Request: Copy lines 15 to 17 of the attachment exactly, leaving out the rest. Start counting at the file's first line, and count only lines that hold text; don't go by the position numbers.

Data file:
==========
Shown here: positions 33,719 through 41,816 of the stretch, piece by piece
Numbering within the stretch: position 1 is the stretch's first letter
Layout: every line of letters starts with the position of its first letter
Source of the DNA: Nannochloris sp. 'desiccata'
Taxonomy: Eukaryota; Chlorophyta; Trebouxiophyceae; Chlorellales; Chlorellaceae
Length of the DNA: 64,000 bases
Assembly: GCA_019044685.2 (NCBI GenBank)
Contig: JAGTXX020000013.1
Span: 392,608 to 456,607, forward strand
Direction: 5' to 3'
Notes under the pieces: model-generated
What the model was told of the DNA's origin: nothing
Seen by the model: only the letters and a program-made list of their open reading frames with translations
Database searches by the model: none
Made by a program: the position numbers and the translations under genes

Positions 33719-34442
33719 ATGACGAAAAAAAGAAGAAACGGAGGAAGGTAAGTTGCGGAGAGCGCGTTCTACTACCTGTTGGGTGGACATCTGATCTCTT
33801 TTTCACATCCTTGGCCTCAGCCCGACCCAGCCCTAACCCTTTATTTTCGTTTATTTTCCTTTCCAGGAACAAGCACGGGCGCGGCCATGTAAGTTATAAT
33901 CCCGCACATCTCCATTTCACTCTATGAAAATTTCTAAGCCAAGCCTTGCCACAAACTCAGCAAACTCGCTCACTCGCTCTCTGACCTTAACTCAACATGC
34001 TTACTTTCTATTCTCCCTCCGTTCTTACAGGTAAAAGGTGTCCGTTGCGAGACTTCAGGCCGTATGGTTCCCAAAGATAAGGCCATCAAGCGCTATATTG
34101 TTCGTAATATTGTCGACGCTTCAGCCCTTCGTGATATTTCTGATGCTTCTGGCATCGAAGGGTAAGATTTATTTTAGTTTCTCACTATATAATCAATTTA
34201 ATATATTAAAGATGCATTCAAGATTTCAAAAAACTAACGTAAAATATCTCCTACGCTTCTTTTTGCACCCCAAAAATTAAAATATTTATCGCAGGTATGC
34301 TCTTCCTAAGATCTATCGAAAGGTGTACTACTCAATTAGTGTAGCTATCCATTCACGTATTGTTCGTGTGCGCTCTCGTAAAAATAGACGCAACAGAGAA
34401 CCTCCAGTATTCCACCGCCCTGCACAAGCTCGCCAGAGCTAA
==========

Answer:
Made by a program: the position numbers and the translations under genes

Positions 33719-34442
33719 ATGACGAAAAAAAGAAGAAACGGAGGAAGGTAAGTTGCGGAGAGCGCGTTCTACTACCTGTTGGGTGGACATCTGATCTCTT